In terms of help from the Government, I’ve heard some businesses take advantage of the services but some don’t even qualify. It seems like help isn’t available for everyone. Has it been helpful for you?

Yeah I think the initial response was helpful in our situation. They made CERB available pretty quick and it was easily accessible, which helped as far as making sure the staff was good, and even ourselves. Without the CBA emergency loan I don't think we would have survived, and we wouldn't have lasted this long. So I think their initial response was good. But now with the second wave having a second wave of restrictions, now I'm finding that the response has been delayed. There's so many question marks. They're trying to figure it out, and the mechanics of government, I think, is slowing the process.

During this time, in my mind, it's either adapt or die, right? It's really that simple. How have you guys had to adapt? I've seen you do the La Mesa pop-ups of recent. How have you approached adaptation?

Initial feeling was let's take the restaurant more online. How can we create the restaurant experience and try to bring that more online for people? If we can generate revenue online, then maybe that insulates us more from these kinds of restrictions in the future? Who's to say this isn't gonna happen with a new virus two years from now? How can we structure our business so that we're not so dependent, and we can function outside of all that. That was my initial thought. Allowing people to order online to try to really make it easy. We tried to create Youtube videos about Filipino food that would provide information and content for people that ordered that we normally give here tableside, and that was really good. We tried to package restaurant experiences that we normally give here and fit it for the home experience with videos or supplemental things that could add to the experience. But again, it’s trying to build a business and become less dependent on the dine in revenue.

That’s dope dude. I love the idea of using media to enhance an experience where it never existed before. Innovation.

Now, how are you approaching this lockdown differently than the first one?

I think I'm quicker to react. The last one we closed up and we were trying to assess what the right thing was to do. Ultimately, I slowly made my way into running the restaurant on my own and it was a gradual process. But, I also feel like we lost precious time figuring it out. If I just jumped into working right away and stayed open, then it would have stayed more visible, and maybe our numbers wouldn't have suffered. I think for a lot of restaurants that did close for a period of time it's like you fall off the face of the earth, and it takes you a while to become more visible and catch your breath. So this time around, I know that I can run on my own. I've already told our staff if we go into lockdown shifts are obviously gonna be cut and we're gonna minimize labor as much as possible. The staff understands, so that's what we're gonna do. Continue to do pop-ups, and we can find other ways to make money until we can have dine-in again.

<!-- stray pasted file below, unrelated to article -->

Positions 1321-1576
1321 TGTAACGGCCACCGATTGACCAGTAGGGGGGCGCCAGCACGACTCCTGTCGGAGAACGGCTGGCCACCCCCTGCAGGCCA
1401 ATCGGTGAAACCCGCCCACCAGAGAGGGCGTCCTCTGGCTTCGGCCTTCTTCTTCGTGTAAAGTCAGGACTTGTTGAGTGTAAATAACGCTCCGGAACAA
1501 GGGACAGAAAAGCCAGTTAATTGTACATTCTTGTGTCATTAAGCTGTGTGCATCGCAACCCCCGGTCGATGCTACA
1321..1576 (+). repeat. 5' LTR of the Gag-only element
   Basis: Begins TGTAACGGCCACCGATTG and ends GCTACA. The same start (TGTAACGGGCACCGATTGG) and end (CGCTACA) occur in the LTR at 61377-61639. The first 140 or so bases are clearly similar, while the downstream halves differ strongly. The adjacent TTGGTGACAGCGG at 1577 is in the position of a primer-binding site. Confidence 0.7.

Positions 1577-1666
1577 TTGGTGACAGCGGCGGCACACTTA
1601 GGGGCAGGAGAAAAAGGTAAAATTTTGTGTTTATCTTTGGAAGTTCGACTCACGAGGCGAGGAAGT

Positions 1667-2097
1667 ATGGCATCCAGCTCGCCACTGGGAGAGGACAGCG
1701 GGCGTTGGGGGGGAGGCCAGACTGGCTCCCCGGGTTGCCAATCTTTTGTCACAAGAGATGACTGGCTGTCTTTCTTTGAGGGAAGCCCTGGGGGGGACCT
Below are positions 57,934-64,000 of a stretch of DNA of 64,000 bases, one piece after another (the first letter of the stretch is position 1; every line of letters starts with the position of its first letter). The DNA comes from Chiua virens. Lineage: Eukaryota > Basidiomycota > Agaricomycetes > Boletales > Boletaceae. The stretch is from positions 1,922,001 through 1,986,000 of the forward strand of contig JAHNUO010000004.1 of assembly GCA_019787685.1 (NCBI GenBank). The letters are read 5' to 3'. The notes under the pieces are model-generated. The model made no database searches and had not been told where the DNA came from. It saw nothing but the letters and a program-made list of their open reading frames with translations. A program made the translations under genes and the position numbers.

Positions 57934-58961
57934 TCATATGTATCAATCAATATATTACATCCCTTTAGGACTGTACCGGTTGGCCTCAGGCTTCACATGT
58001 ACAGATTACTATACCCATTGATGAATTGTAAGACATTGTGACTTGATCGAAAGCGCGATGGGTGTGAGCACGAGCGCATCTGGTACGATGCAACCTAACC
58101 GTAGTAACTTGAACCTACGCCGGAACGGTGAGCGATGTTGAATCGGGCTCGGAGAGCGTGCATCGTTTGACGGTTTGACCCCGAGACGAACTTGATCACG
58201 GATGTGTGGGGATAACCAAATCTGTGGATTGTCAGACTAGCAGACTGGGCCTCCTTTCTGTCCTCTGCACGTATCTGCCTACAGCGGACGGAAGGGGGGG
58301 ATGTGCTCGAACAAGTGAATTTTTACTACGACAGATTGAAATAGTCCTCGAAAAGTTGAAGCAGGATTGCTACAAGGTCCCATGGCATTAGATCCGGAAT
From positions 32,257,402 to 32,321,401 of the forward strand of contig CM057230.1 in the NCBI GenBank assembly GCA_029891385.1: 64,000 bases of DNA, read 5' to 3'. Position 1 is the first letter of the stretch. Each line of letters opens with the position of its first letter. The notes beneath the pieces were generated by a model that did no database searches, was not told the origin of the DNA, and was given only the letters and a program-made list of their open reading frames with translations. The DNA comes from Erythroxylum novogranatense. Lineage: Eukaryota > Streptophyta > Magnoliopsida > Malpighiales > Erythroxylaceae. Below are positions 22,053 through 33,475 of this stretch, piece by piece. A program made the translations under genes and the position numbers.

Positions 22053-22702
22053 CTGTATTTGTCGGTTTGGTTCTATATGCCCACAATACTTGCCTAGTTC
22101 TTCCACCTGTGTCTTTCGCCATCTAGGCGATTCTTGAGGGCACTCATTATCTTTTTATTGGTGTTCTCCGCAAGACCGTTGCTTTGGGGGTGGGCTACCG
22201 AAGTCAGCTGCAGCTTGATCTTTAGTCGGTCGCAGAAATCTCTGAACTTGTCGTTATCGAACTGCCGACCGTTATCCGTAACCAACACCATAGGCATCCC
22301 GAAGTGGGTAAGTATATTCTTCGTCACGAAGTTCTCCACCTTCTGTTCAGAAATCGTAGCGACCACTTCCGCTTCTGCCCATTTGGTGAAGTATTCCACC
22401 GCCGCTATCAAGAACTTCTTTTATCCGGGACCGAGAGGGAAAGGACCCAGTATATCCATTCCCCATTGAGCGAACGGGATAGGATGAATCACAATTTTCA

Coming from your eyes and your experiences, what don’t people know about how hard it’s been?

I'm not sure. I thought about this question when I read it, and I was like, I know people are suffering. Hospitality or not, everyone in every industry is hurting. So I'm sure people get it as it’s has been talked about ad nauseam. Just know that there are people behind the shuttered businesses that have papered up. There is a lot of emotional stress that people are going through. So although business owners, restaurant owners, your buddy might own a restaurant, just know that it's not easy, for sure. Maybe they're putting on a brave face. But it has been stressful and the most emotionally challenging. I would encourage people to offer their friends support and encouragement, because I think people do know. I think people can understand what it must be like.

As we wrap this up, people want to help the industry more but they don’t know how. Through your words, what ideas can you offer?

I would say if you have a restaurant that you really care about that is doing something like a pop-up, just take the time to go there. I think making the effort to actually go there and not saying that you're thinking about maybe going. Actions speak louder than words. So if you care about it, support it. If you don't, then it won't be there. You know?

Final Thoughts?

As a Philippine restaurant, I would just encourage people to try Filipino food. The majority of diners don't really know what Filipino food is and step in without any kind of reference point. That can be intimidating. You tend to make easier choices when it comes to food because you don't want to be disappointed. So I would just encourage people to try Filipino food. It's probably not what you expect, and we'd love the opportunity to share with you.

All images are from @lamesato

All images are from @lamesato

You can check out Lamesa here


visit (for pickup right now) at 634 St. Clair Ave W